1. Mix together the flour, salt and instant yeast in a big bowl (or in the bowl of your stand mixer).

2. Add the oil, sugar and cold water and mix well (with the help of a large wooden spoon or with the paddle attachment, on low speed) in order to form a sticky ball of dough. On a clean surface, knead for about 5-7 minutes, until the dough is smooth and the ingredients are homogeneously distributed. If it is too wet, add a little flour (not too much, though) and if it is too dry add 1 or 2 teaspoons extra water.

NOTE: If you are using an electric mixer, switch to the dough hook and mix on medium speed for the same amount of time.The dough should clear the sides of the bowl but stick to the bottom of the bowl. If the dough is too wet, sprinkle in a little more flour, so that it clears the sides. If, on the contrary, it clears the bottom of the bowl, dribble in a teaspoon or two of cold water.
The finished dough should be springy, elastic, and sticky, not just tacky, and register 50°-55° F/10°-13° C.


2. FOR GF: Add the oil, sugar or agave syrup and cold water, then mix well (with the help of a large wooden spoon or with the paddle attachment, on low speed) in order to form a sticky ball of dough.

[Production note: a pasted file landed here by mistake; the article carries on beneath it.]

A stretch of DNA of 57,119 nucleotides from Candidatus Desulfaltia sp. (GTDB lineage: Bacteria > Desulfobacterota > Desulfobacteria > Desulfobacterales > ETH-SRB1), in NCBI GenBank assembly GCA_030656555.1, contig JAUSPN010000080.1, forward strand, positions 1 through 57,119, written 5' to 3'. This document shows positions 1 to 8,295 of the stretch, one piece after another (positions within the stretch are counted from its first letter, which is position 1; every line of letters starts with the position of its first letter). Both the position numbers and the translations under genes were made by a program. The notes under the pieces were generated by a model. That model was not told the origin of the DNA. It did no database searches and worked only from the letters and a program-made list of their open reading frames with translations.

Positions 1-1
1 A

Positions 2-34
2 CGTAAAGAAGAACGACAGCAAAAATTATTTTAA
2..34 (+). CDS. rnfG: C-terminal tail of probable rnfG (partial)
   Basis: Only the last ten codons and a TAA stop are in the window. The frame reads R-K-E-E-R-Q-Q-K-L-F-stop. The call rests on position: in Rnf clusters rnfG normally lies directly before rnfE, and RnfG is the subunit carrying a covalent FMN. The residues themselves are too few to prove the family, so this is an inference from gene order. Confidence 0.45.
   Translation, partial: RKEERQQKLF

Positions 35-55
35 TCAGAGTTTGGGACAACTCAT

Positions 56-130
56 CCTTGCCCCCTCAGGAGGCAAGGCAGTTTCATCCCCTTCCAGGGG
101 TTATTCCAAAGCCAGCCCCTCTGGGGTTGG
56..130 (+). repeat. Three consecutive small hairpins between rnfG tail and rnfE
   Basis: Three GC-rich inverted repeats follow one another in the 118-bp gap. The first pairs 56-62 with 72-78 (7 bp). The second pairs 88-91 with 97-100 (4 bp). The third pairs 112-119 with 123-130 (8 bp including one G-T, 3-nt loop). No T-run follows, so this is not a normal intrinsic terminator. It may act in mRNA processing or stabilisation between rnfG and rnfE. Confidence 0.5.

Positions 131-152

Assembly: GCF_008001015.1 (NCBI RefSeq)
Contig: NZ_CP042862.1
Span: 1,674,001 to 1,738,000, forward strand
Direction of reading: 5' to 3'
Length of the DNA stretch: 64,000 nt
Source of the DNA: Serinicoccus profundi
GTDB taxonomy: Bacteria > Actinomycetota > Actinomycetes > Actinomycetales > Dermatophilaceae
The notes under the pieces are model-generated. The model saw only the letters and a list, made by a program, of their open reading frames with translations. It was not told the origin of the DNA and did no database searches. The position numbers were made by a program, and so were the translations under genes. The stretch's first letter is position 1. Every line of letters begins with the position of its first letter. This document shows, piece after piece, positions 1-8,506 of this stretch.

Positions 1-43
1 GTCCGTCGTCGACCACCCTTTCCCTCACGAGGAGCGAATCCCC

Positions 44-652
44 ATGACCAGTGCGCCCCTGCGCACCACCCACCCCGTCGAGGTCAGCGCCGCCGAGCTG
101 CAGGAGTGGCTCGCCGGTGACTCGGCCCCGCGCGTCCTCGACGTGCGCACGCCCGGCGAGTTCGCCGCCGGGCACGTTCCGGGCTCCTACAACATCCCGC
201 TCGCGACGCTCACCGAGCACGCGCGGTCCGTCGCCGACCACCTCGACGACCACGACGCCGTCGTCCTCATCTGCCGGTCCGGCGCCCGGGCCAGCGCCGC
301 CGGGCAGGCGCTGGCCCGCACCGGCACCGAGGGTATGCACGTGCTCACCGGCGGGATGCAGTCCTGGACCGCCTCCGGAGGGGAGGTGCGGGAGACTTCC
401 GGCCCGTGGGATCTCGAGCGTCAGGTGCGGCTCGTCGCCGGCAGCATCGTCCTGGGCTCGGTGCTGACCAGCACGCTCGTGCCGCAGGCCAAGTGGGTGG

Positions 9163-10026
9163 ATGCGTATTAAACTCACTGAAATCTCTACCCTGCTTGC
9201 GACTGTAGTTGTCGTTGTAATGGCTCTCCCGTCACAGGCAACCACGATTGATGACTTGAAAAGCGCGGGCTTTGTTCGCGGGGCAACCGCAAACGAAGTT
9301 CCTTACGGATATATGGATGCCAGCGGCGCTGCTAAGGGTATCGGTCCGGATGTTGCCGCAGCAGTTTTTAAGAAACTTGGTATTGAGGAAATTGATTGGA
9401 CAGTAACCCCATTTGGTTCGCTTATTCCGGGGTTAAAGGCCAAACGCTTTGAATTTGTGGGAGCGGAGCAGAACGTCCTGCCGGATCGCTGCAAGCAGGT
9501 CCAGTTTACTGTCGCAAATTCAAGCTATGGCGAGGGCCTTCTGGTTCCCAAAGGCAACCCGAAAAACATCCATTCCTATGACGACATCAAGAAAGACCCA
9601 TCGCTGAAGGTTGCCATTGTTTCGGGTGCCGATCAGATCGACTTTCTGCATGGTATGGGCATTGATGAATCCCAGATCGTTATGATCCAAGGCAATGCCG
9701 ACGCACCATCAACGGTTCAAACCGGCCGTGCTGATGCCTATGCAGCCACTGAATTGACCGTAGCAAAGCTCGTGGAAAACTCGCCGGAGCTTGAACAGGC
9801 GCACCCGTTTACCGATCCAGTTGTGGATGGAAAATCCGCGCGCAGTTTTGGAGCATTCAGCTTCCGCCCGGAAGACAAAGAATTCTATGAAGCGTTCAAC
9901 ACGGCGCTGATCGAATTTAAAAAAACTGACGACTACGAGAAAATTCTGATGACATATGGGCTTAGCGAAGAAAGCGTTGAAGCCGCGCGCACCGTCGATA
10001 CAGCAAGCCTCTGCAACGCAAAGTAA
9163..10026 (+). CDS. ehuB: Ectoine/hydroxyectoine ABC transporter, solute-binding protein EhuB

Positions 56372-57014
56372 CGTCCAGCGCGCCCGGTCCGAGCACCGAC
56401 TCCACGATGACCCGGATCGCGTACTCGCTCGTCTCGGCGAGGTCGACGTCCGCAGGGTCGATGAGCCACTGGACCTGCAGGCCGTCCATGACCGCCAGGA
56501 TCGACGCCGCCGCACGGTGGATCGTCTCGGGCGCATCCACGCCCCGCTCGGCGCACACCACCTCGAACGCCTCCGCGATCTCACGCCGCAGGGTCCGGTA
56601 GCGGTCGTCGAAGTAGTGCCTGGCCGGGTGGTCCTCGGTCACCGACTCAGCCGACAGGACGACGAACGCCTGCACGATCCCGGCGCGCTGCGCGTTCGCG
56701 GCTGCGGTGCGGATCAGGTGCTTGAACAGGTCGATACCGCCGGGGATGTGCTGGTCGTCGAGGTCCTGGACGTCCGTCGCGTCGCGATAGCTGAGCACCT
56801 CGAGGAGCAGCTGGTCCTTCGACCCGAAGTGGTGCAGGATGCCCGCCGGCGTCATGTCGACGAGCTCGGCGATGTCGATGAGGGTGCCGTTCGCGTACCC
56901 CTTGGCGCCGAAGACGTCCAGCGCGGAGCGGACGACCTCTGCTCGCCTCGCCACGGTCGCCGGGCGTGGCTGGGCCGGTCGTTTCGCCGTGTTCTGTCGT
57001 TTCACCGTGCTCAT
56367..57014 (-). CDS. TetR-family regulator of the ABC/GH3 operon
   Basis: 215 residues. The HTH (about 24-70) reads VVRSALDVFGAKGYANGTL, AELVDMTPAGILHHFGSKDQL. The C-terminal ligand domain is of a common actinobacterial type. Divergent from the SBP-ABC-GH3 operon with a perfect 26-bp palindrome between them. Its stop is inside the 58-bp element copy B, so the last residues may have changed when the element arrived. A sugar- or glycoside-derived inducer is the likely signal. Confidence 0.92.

3. Flour a work surface or counter. Line a jelly pan with baking paper/parchment. Lightly oil the paper.

4. With the help of a metal or plastic dough scraper, cut the dough into 6 equal pieces (or larger if you want to make larger pizzas).

NOTE: To avoid the dough from sticking to the scraper, dip the scraper into water between cuts.

5. Sprinkle some flour over the dough. Make sure your hands are dry and then flour them. Gently round each piece into a ball.

NOTE: If the dough sticks to your hands, then dip your hands into the flour again.

6. Transfer the dough balls to the lined jelly pan and mist them generously with spray oil. Slip the pan into plastic bag or enclose in plastic food wrap.

7. Put the pan into the refrigerator and let the dough rest overnight or for up to thee days.